No rice or potatoes?
- 03-30-2008, 04:43 AM
No rice or potatoes?
My trainer told me to avoid rice and potatoes - he said both cause an insulin spike. I was under the impression that both were relatively low GI - isn't that what an insulin spike is related to?
What is the general consensus on rice and potatoes? Currently, I'm eating Ezekiel bread and pasta instead.
- 03-30-2008, 09:45 AM
It's importnat to realize that there are different types of each of the foods you listed. There is white rice and brown rice , and sweetpotatoes vs. white potatoes.
I believe your trainer was cautioning you against white potatoes and white rice which have a higher GI index, whereas the brown rice and sweet potatoes are low GI and are rich in vitamins and nutrients. The latter are a very good choice of complex carbs that you would do well to incorporate into your diet, which should be eaten preferentially to the first two. That being said , you can blunt the insulin spike of white potatoes with fat (i.e. the butter and sour cream inside them) but the latter are still better options nutrient wise.
03-30-2008, 03:26 PM
03-30-2008, 03:48 PM
really the problem with those stated GI numbers is that (as steveoph mentioned) is that it is for that item eaten completely solo. so having a chicken breast with the potato or rice completely changes the GI. I think that the difference between white or brown rice, or regular vs sweet potato is minimal so long as you are taking in significant protein and/or fat with it. if you are eating it by itself, then theres much more of a difference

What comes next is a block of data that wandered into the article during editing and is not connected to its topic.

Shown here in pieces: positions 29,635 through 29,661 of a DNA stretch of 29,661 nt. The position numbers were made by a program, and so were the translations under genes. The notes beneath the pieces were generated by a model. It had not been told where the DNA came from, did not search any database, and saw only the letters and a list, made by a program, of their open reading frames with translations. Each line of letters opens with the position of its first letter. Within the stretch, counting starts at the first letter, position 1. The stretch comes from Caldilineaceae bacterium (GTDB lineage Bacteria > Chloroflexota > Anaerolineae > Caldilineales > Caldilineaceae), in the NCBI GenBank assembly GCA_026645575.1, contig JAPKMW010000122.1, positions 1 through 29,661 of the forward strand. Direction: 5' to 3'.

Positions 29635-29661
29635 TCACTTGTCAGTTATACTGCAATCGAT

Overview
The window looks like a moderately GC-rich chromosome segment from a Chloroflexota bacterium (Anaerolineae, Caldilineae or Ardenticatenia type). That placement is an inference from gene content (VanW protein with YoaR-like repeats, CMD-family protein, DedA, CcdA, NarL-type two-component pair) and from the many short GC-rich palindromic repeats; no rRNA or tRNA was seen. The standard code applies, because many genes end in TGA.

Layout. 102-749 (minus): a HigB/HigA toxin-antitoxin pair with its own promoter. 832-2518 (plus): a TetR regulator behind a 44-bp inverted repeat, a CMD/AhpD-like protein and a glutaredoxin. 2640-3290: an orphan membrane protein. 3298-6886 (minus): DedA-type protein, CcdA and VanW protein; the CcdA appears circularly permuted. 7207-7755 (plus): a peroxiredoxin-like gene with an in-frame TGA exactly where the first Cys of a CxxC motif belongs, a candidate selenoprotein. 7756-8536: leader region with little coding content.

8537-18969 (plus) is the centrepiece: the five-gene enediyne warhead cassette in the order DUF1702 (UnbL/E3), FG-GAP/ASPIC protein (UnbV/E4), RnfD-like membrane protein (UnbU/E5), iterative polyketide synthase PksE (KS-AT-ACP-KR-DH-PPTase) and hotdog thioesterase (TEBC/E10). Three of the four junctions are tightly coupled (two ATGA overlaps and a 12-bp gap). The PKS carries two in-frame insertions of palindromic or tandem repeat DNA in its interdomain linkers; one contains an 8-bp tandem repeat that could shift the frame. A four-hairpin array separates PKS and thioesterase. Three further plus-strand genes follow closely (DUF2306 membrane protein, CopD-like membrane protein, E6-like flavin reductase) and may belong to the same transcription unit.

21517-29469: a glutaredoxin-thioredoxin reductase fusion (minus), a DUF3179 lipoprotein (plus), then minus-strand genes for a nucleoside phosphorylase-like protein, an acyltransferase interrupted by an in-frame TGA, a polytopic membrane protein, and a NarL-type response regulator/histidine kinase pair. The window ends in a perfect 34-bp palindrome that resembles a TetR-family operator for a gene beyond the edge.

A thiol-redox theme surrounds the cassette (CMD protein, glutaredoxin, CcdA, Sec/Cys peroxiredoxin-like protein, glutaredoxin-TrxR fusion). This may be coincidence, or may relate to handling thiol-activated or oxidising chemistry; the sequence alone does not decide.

03-31-2008, 07:52 AM
Insulin response is proportional to what you eat (effective GI) and how much of it (e.g. grams or calories). If you eat a couple hundred calories of rice, with a couple hundred calories of protein, and say a hundred calories of fat. Any difference in GI of most whole foods carbs is not going to amount to much.
If you eat 1500 calories of even a low GI carb, you are going to get a large insulin response (assuming you arent active at the time)
03-31-2008, 07:54 AM
03-31-2008, 08:20 AM
03-31-2008, 02:06 PM
In short, manage your calories/portions with as much whole food as is possible. Worrying about GI and insulin is akin to micromanagement - takes a lot of effort and distracts you from what really matters.
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